Sir Henry Campbell-Bannerman as depicted by “Spy” in Vanity Fair. “CB” was the first Prime Minister to hold the title officially.
Finest Hour 188, Second Quarter 2020
By Fred Glueckstein
Fred Glueckstein is a frequent contributor to Finest Hour and author of Churchill and Colonist II (2015).
On 18 February 1901, Winston Churchill, a member of the Conservative Party, gave his maiden speech in the House of Commons. Churchill presented his views and recommendations concerning the state of affairs in South Africa.
The speech was widely recognized as a success, and Churchill received many congratulatory letters. One was from the Leader of the Opposition, Sir Henry Campbell-Bannerman, who had been unanimously elected in February 1899 as the Leader of the Liberal Party in the House of Commons. The letter to Churchill read: “I hope you will allow me to say with how much pleasure I listened to your speech.”1
Three years later, in 1904, Churchill crossed the floor of the House to join the Liberals as a supporter of free trade, a policy the Conservatives were abandoning. On 13 December 1905, Campbell-Bannerman, now Prime Minister, appointed Churchill to the junior ministerial post of Under-Secretary of State for the Colonies. The non-Cabinet-level portfolio was Churchill’s first Government position. Read More >
T. G. Otte is Professor of Diplomatic History at the University of East Anglia. His next book, Statesman of Europe: A Life of Sir Edward Grey, will be published later this year by Allen Lane.
Next to the monarch who lent his name to the Edwardian era, H. H. Asquith (1852–1928) was its chief representative.1 The period is bathed in the nostalgic afterglow of a late-summer afternoon, but underneath its sedate surface this was a time of searing political and social conflicts. And then there was the war that ended the era, and in which modern Britain began.
It fell to Asquith to deal with these challenges. It was he who promoted Winston Churchill to the Cabinet and under whom Churchill served the longest. Asquith “was a man who knew where he stood on every question of life and affairs in altogether unusual degree….He always gave the impression…of measuring all the changing, baffling situations… according to settled standards and sure convictions.”2
Twenty-two years Churchill’s senior, Asquith belonged to a different generation; his background was different, too, middle-class and meritocratic. At Oxford he won early fame for effortless intellectual brilliance, but he had to work hard to establish himself at the Bar. Elected to Parliament in 1886, his assurance, heightened by his infrequent but well-chosen interventions, Read More >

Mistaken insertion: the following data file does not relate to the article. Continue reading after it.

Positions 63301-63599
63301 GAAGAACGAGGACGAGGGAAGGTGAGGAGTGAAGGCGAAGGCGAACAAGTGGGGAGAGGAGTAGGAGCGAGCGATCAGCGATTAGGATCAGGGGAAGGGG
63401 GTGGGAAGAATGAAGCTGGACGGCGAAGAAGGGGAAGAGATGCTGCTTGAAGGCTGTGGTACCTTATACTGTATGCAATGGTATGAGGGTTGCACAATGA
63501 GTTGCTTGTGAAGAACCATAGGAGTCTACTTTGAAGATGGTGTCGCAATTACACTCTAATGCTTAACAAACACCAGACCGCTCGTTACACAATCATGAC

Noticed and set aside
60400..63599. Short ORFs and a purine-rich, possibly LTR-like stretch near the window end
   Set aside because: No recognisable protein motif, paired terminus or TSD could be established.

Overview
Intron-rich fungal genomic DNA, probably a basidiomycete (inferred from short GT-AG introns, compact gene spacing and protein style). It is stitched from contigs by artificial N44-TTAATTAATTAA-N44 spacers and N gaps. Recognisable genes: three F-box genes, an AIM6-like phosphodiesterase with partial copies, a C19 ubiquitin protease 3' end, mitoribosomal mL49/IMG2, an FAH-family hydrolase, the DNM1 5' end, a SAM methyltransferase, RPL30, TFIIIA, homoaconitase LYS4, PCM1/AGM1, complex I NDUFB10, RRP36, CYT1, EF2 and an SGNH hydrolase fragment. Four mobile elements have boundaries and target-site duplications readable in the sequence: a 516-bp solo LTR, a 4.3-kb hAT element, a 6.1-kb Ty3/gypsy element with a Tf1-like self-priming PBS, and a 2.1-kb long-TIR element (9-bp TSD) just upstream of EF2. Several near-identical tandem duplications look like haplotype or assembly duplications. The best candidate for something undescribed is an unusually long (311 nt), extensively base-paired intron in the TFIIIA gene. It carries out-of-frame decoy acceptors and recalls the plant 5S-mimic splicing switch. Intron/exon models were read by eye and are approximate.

In his multi-volume biography of his ancestor John Churchill, the first Duke of Marlborough, published from 1933 to 1938 as Marlborough: His Life and Times, Winston Churchill described the creation of the ancestral seat.
The background: during the War of the Spanish Succession (1701–14), King Louis XIV of France and the Elector of Bavaria sought to knock Holy Roman Emperor Leopold I out of the war by seizing Vienna in the summer of 1704 and gaining a favorable peace settlement. This plan ended in failure in August with the catastrophic defeat of French and Bavarian forces at the Battle of Blenheim at the hands of British and Austrian armies led by the Duke of Marlborough and Prince Eugene of Savoy. The battle altered the course of the war, which nevertheless continued to rage for another decade.
Following his spectacular victory at Blenheim, Marlborough returned home from Bavaria in the autumn as “The Conquering Hero” of Queen Anne’s realm. For the moment he was showered with honors, but the protracted conflict later turned political opinion against him. Here follows Winston Churchill’s account of the Duke’s homecoming. Read More >
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The International Churchill Society (ICS), founded in 1968 shortly after Churchill's death, is the world’s preeminent member organisation dedicated to preserving the historic legacy of Sir Winston Churchill.
At a time when leadership is challenged at every turn, that legacy looms larger and remains more relevant than ever.